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How to Strike the Perfect Balance Between Using Your Intuition and User Research
A Dynamic Duo for Designing Exceptional User Experiences
Truly understanding what your users want and need can be hard. Sometimes you don’t have all the answers when you have to make tough decisions. Do my users actually require this feature? What do I call it? Does it speak their language? Knowing when to trust yourself based on your intuition, or realising that you need to learn more before deciding is harder.
You may feel that you don’t have enough experience, or not enough user feedback. Sometimes you don’t have enough time, or it’s simply hard to collect thoughts and opinions to make the right decision.
The hard truth is, there is no right answer. You have to use a mix of both research and intuition to create great products, but it’s not impossible. Intuition will help you to think broadly, and be creative with your solutions, and user research will help you validate these efforts, to ensure they are effective.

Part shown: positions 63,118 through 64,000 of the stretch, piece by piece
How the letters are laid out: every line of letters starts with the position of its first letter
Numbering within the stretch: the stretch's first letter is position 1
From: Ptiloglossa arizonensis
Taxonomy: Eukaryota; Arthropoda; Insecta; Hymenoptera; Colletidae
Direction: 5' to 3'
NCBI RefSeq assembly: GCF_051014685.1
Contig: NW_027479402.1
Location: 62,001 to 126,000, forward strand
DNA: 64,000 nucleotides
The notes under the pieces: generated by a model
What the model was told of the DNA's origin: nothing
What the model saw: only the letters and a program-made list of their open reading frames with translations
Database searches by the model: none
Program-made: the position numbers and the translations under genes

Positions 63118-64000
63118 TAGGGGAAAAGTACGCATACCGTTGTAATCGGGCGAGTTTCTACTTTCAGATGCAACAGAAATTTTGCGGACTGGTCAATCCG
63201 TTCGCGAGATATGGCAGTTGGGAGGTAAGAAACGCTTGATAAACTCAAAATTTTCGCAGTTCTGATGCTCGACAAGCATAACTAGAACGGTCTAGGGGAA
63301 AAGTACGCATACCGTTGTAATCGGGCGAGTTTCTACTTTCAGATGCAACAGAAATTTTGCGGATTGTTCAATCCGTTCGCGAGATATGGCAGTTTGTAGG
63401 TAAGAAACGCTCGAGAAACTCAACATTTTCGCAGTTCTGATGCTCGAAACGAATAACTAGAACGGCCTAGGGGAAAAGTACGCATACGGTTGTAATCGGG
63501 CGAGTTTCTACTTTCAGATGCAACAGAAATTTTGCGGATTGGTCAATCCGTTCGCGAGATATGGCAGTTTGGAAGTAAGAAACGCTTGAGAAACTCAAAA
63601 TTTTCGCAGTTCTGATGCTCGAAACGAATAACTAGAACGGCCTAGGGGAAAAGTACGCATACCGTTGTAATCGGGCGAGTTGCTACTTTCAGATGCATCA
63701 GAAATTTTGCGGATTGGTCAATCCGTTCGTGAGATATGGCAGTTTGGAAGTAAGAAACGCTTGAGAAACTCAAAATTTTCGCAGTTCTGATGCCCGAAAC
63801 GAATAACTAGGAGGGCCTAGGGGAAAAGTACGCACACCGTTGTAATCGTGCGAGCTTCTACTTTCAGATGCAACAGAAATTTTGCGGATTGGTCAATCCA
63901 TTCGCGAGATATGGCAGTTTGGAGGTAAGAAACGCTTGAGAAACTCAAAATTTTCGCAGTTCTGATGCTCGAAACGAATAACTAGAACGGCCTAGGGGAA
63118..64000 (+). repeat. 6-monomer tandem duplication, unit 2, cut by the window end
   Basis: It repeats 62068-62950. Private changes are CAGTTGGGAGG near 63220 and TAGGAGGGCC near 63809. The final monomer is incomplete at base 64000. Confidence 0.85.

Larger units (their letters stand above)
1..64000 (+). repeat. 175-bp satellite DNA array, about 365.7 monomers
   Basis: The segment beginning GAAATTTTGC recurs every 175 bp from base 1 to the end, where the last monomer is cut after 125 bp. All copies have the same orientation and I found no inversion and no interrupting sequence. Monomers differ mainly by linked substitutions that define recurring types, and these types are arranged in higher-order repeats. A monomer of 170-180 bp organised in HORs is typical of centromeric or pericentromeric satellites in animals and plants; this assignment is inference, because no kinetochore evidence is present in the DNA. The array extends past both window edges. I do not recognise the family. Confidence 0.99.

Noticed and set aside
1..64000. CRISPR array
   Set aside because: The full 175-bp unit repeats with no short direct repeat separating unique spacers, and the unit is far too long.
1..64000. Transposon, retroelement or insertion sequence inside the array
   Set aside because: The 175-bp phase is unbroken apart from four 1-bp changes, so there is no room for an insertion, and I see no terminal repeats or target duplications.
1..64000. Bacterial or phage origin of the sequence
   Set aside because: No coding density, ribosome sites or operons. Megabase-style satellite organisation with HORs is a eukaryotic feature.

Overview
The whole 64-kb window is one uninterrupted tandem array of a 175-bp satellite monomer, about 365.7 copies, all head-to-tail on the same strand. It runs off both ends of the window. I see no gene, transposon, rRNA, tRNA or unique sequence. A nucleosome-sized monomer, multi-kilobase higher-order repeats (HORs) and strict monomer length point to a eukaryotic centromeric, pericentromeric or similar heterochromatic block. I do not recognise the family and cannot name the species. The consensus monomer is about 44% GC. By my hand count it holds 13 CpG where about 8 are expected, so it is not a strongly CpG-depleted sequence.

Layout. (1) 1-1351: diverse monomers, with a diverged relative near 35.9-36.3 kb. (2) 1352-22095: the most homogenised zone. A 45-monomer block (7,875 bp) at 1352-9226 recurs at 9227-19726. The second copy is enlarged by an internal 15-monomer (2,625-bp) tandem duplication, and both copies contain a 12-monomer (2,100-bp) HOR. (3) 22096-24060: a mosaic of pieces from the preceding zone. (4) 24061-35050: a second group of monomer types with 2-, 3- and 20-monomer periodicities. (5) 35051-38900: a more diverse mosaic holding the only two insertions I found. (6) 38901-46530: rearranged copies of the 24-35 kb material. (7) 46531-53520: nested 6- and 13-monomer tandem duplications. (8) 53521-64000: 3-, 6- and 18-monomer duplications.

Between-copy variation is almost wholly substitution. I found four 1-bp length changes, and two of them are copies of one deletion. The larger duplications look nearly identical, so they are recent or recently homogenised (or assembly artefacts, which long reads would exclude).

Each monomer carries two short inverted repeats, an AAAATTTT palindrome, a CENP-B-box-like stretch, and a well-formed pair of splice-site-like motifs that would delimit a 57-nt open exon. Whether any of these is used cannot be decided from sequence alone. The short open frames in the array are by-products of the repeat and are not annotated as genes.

The insights you learn through user research are a bit like a compass. They give you a direction you should go in, and sometimes they’re correct, sometimes they’re not, but you’re the captain of the ship. So, how do you keep sailing forward, or choose another direction to pivot to?
As a designer, I’ve helped many companies shape their ideas. Starting from early-stage products which are still trying to figure out their solution and who it’s for, to corporations which fiercely compete against other mature products.
In small startups with low to sometimes no budget, it’s common to struggle gathering any insights or validation in our ideas from active users or prospective ones. This forced me to rely upon my intuition almost every day.
In the large corporations with established solutions and market share, you can also be forced to decide between juxtaposing information all the time. Should we do this feature? Is this worth our time given our position? Is the solution we’re working on providing any benefit to the customers we’re serving?
A compass can sometimes help us navigate these questions, and reduce the burden of feeling stuck. For a real compass to work, it needs to be balanced, so the magnetic needle is flat and able to give you a direction. And at each end of the needle, there are two counterweights which allow it to do just that.